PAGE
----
Boston, Mass., Jan 20, 2022 / 14:30 pm (CNA).
A group of parents and alumni has called on a top Catholic prep school in Boston to stop treating unvaccinated students as “potential biohazards” by isolating them from vaccinated students at lunch time behind plastic barriers and barring them from participating in sports.
The COVID-19 measures at Boston College High School go beyond those of other Catholic schools in the Archdiocese of Boston and public schools in the state. The lunch time policy also contradicts guidance from the U.S. Centers on Disease and Prevention (CDC), which discourages schools from separating students based on their vaccination status.
But the Jesuit-run, all-male prep school, one of the top academic and athletic schools in the state, says the measures are necessary to ensure that students can continue to attend classes in person.
Some 98% of the school’s 1,430 students in grades 7 through 12 are vaccinated, said Colleen Carter, the school’s vice president for external relations, which means that only about two dozen or so students are unvaccinated.
Carter told CNA that the clear Plexiglas dividers during lunch are meant “to keep everyone — regardless of vaccination status — as safe as possible.”
Unvaccinated students who violate the policy could be sent home and be subject to a meeting with their parents and a school official, the policy states.
The policy says the rules are consistent with Jesuit values of “relationship and care,” adding that students and adults do best when they are “valued, cared for, and respected.” But not all parents see it that way.
Two dozen parents and alumni signed a petition in October calling on the school’s board of trustees to rescind the policy, arguing that “the social-emotional, physical, and intellectual needs of unvaccinated students at BC High are being wholly denied and neglected.”
“We believe that it is short-sighted and developmentally harmful to create a school environment in which students regard classmates as potential biohazards, and where teachers and staff are emboldened to openly single boys out in service of these excessive separation measures,” the petition states.
“It is our sincere intention and prayer that BC High not join those in history who have acted in morally reprehensible ways under the guise of virtue and in the name of public good,” the petition states.
Parents who signed the petition declined to comment on the record to CNA.
Months after the petition was submitted to the trustees, the policy remains in place.
“We are remarkably proud of the policies and procedures we have put into place to ensure our community remains safe and healthy and that our students continue to have the opportunity to learn in an in-person environment,” Carter told CNA.
In addition to being separated from their vaccinated peers at lunch time, unvaccinated students are barred from participating in any co-curricular activities, which includes sports.
“This policy, which remains in place today, has served us well,” Carter said. “We are not aware of any transmission on campus or among our teams this fall.”
The petition said that lunch segregation and denying unvaccinated students the ability to participate in athletics and extracurricular activities is “a practice without scientific justification.”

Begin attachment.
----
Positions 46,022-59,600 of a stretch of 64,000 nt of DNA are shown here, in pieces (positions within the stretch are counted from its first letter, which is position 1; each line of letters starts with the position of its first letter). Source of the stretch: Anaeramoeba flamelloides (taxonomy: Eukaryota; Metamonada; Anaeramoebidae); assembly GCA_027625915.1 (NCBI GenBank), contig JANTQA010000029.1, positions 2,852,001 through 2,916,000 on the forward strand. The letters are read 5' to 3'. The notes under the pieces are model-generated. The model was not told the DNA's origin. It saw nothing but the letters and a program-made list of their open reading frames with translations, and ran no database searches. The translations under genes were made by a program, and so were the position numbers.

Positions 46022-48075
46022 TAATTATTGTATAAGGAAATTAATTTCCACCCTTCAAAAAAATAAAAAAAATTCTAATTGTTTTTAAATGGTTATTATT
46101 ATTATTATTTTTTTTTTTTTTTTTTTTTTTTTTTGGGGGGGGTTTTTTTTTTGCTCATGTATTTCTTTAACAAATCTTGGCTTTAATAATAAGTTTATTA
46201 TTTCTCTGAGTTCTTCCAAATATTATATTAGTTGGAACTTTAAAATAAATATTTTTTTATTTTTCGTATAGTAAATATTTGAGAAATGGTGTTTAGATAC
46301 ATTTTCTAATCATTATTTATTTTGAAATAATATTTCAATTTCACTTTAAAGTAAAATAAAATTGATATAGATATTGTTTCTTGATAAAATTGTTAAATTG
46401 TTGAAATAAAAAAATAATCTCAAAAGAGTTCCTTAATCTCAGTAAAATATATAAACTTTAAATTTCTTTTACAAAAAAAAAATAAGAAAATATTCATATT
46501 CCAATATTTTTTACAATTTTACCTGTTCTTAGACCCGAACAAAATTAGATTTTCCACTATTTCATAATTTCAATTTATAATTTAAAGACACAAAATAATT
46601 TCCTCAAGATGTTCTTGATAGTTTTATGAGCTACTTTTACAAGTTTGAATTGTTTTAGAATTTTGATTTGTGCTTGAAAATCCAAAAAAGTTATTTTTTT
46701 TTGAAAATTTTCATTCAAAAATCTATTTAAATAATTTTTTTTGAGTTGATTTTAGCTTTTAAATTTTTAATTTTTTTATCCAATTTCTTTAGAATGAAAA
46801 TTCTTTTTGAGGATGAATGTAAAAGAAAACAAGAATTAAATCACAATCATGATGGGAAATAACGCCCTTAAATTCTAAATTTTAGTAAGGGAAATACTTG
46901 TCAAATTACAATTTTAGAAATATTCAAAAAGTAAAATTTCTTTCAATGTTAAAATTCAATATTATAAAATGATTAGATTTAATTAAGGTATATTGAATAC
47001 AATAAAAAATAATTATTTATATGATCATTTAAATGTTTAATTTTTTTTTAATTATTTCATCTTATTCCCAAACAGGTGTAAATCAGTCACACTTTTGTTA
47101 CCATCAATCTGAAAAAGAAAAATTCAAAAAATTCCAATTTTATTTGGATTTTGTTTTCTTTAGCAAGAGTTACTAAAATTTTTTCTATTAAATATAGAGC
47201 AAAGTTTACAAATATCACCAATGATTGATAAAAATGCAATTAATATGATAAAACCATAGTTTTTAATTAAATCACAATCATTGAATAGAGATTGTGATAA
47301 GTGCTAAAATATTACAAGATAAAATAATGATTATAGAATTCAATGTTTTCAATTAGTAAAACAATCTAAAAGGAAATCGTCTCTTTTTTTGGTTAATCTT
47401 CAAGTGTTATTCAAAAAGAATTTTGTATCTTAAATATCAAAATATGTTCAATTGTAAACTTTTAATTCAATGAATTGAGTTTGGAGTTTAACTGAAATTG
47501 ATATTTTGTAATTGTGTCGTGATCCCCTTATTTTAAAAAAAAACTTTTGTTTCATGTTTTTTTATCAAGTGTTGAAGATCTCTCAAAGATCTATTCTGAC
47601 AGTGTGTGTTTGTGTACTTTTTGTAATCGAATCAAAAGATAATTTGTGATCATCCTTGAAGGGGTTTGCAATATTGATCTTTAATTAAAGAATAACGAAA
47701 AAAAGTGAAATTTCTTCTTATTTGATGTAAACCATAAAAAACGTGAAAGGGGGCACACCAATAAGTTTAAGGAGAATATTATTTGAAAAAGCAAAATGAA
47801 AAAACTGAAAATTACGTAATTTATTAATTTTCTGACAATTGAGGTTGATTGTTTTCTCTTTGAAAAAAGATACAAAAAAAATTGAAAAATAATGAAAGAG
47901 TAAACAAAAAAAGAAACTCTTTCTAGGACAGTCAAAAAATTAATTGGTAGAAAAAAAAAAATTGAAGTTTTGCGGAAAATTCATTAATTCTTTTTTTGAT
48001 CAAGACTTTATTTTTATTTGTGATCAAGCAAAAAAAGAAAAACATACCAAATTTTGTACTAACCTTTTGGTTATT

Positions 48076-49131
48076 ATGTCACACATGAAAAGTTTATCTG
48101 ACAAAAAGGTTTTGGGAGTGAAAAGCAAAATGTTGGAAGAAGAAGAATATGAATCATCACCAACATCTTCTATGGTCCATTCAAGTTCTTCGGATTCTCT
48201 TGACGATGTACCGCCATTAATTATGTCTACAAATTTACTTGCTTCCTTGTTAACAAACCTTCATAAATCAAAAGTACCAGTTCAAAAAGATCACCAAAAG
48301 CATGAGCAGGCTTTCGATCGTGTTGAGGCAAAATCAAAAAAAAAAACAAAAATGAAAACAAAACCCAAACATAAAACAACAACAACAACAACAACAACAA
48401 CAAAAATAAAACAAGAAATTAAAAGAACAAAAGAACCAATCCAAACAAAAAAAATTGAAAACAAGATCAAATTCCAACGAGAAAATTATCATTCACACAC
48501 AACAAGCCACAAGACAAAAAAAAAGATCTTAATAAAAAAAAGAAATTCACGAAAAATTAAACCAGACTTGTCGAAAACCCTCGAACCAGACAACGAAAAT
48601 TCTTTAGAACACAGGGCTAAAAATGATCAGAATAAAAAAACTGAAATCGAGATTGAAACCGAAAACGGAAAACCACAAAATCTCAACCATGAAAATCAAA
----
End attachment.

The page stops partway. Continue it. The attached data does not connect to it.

The petition says that available vaccines cannot prevent infection or transmission of COVID-19, while noting that “the only person who can benefit from the vaccination is the vaccinated individual. It protects no one else!”
The petition states that the school’s policy also conflicts with guidance from the CDC.
“Cohorting people who are fully vaccinated and people who are not fully vaccinated into separate cohorts is not recommended. It is a school’s responsibility to ensure that cohorting is done in an equitable manner that does not perpetuate academic, racial, or other tracking,” the CDC states.
Thomas W. Carroll, Superintendent of Catholic Schools for the Archdiocese of Boston, told CNA that the archdiocese’s policy does not require students to be separated at lunch based on vaccination status, nor does it require vaccination for participation in sports or extracurricular activities. However, the archdiocese’s protocols don’t apply to school’s run by religious orders, he added.
Carroll said he is not aware of any other Catholic school in the archdiocese that has adopted Boston College High School’s approach to mandated vaccines.
Unvaccinated students are allowed to partake in sports in the state of Massachusetts. The Cambridge Public School system, a school system in Greater Boston, also voted for the 2021-2022 school year to exclude unvaccinated students from sports and extracurricular activities.
The petition maintains the school’s policy runs counter to guidance from the National Catholic Bioethics Center (NCBC), whose directors include Cardinal Sean Patrick O’Malley of Boston.
“If any institution mandates COVID-19 vaccination, the NCBC strongly urges robust, transparent, and readily accessible exemptions for medical, religious, and conscience reasons,” according to statement issued by the NCBC on July 2, 2021.
“Catholic institutions, in particular, should respect the decisions of people to decline the use of vaccines dependent on abortion-derived cell lines,” the NCBC states.
The petition maintains that the school’s COVID-19 measures have led some parents to vaccinate their students “against their better judgment and, worse, against their conscience.”
“We reject any notion of ‘protection’ for students and staff that trades dignity for discrimination,” the petition states.
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